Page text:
Tesla calls claims of unintended acceleration in NHTSA petition “completely false”

Tesla pushed back Monday against claims that its electric vehicles may suddenly accelerate on their own, calling a petition filed with federal safety regulators “completely false.”

Tesla also questions the validity of the petition, noting that it was submitted by a Tesla short-seller.

Last week, the National Highway Traffic and Safety Administration said it would review a defect petition that cited 127 consumer complaints of alleged unintended acceleration of Tesla electric vehicles that may have contributed to or caused 110 crashes and 52 injuries.

The petition, which was first reported by CNBC, was filed by Brian Sparks, an independent investor who is currently shorting Tesla’s stock. Sparks has hedged his bets and has been long Tesla in the past, according to the CNBC report.

At the time, Tesla didn’t respond to requests for comment. Now, in a blog post, the company said that it routinely reviews customer complaints of unintended acceleration with NHTSA.

“In every case we reviewed with them, the data proved the vehicle functioned properly,” Tesla wrote in a blog post on its website.

The automaker argued that its vehicles are designed to avoid unintended acceleration, noting that its system will default to cutting off motor torque if the two independent position sensors on its accelerator pedals register any error.

“We also use the Autopilot sensor suite to help distinguish potential pedal misapplications and cut torque to mitigate or prevent accidents when we’re confident the driver’s input was unintentional,” the company wrote.

Here is the complete response from Tesla:

This petition is completely false and was brought by a Tesla short-seller. We investigate every single incident where the driver alleges to us that their vehicle accelerated contrary to their input, and in every case where we had the vehicle’s data, we confirmed that the car operated as designed. In other words, the car accelerates if, and only if, the driver told it to do so, and it slows or stops when the driver applies the brake.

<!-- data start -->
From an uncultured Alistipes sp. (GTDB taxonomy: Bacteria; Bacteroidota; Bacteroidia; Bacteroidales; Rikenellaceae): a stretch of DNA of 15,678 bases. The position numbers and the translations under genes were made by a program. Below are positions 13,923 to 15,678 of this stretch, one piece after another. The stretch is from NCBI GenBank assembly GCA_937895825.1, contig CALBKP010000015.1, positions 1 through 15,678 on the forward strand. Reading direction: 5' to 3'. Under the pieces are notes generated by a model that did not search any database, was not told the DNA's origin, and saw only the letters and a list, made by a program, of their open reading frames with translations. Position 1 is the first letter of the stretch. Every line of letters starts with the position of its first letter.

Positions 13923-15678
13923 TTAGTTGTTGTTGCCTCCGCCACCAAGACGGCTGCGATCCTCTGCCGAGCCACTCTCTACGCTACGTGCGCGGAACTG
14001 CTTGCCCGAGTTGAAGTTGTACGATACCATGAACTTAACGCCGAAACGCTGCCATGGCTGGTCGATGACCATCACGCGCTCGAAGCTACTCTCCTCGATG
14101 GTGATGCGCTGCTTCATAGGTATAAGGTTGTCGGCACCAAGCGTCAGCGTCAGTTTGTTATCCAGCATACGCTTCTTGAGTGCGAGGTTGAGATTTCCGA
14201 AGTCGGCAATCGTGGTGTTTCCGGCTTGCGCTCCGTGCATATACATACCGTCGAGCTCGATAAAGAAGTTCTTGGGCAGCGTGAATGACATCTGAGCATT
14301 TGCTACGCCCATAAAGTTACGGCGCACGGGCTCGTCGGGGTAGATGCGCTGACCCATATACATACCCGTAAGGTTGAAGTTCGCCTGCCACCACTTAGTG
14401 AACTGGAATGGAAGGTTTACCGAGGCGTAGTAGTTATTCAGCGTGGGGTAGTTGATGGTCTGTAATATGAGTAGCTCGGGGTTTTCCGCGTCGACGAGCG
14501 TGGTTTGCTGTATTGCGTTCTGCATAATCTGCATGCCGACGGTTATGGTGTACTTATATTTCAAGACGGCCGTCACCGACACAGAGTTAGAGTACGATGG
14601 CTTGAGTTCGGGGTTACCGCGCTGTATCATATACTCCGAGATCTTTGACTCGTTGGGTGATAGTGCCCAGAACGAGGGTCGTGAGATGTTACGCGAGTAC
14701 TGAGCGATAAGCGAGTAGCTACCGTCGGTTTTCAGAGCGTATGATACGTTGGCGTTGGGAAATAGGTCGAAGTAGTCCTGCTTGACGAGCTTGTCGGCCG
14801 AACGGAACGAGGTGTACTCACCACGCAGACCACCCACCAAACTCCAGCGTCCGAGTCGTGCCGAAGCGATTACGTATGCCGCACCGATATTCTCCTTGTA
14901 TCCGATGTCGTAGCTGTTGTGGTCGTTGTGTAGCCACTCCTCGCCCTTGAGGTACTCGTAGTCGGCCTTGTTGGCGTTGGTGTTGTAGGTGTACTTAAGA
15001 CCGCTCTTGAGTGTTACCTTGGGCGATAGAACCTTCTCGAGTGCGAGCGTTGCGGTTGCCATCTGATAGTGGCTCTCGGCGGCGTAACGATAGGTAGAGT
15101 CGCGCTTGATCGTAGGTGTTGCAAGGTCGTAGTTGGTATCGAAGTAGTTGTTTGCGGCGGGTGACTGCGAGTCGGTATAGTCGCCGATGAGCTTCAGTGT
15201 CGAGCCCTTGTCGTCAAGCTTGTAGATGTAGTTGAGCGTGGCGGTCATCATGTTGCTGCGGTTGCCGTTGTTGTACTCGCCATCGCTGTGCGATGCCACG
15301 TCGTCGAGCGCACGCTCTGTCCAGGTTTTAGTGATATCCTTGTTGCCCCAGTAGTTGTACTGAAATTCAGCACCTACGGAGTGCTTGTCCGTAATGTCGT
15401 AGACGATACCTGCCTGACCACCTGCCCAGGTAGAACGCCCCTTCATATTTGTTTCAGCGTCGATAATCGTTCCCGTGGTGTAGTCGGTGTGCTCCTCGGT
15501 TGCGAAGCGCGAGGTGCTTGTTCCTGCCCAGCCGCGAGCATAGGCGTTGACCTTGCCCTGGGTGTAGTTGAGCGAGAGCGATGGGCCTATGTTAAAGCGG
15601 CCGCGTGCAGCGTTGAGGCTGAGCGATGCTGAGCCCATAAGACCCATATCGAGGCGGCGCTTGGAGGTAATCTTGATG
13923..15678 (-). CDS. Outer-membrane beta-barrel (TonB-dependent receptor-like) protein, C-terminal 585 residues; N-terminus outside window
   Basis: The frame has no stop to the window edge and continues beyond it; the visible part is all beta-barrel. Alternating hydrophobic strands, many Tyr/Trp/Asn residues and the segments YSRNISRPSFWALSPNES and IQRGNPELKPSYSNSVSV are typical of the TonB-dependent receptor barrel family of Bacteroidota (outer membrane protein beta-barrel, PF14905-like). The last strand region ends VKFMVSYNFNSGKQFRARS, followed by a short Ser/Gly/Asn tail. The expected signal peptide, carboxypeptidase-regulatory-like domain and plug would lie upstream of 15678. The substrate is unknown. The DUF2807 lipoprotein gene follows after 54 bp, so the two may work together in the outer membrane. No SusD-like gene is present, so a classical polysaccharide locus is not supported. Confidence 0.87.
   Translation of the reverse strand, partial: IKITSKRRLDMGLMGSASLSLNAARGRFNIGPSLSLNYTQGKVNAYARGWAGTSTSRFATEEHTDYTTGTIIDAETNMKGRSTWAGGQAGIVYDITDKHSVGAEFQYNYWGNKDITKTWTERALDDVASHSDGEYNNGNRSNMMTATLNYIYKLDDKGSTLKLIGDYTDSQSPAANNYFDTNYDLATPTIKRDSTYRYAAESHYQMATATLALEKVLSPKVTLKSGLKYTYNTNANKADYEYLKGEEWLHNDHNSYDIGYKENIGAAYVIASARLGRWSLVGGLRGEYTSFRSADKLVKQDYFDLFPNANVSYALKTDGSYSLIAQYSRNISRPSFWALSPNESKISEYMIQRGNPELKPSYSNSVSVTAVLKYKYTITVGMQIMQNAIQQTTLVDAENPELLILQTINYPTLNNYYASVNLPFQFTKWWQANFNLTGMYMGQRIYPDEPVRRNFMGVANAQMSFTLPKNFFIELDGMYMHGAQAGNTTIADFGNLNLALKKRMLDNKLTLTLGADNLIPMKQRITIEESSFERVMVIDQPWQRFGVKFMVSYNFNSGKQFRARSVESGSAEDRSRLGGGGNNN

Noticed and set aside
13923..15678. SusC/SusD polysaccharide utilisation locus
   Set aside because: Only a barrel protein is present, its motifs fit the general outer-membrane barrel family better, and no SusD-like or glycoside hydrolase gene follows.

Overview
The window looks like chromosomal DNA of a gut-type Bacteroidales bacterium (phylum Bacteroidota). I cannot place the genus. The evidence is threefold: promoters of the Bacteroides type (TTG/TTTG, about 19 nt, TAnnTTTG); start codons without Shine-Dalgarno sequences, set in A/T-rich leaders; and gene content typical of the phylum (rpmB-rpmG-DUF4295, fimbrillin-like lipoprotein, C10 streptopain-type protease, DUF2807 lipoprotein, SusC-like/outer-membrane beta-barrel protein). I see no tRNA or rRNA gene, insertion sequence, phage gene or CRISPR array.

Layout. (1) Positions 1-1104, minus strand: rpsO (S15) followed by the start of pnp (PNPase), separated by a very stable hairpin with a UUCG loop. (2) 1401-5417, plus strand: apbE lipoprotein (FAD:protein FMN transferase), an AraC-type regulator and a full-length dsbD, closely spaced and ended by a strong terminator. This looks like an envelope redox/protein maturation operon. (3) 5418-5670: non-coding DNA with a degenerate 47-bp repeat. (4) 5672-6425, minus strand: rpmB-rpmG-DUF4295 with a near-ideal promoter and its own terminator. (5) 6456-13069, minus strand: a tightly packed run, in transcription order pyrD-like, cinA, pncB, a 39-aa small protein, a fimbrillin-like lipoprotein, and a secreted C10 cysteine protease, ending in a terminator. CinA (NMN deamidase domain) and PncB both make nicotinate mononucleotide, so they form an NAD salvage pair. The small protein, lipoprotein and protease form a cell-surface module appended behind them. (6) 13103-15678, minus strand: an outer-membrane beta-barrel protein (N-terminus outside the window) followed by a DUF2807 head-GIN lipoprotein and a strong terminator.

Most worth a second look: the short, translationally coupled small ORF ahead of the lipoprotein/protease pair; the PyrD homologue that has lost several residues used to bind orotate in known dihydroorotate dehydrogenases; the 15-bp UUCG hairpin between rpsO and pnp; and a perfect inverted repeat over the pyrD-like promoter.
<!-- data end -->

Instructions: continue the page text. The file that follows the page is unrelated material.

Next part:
While accidents caused by a mistaken press of the accelerator pedal have been alleged for nearly every make/model of vehicle on the road, the accelerator pedals in Model S, X and 3 vehicles have two independent position sensors, and if there is any error, the system defaults to cut off motor torque. Likewise, applying the brake pedal simultaneously with the accelerator pedal will override the accelerator pedal input and cut off motor torque, and regardless of the torque, sustained braking will stop the car. Unique to Tesla, we also use the Autopilot sensor suite to help distinguish potential pedal misapplications and cut torque to mitigate or prevent accidents when we’re confident the driver’s input was unintentional. Each system is independent and records data, so we can examine exactly what happened.

We are transparent with NHTSA, and routinely review customer complaints of unintended acceleration with them. Over the past several years, we discussed with NHTSA the majority of the complaints alleged in the petition. In every case we reviewed with them, the data proved the vehicle functioned properly.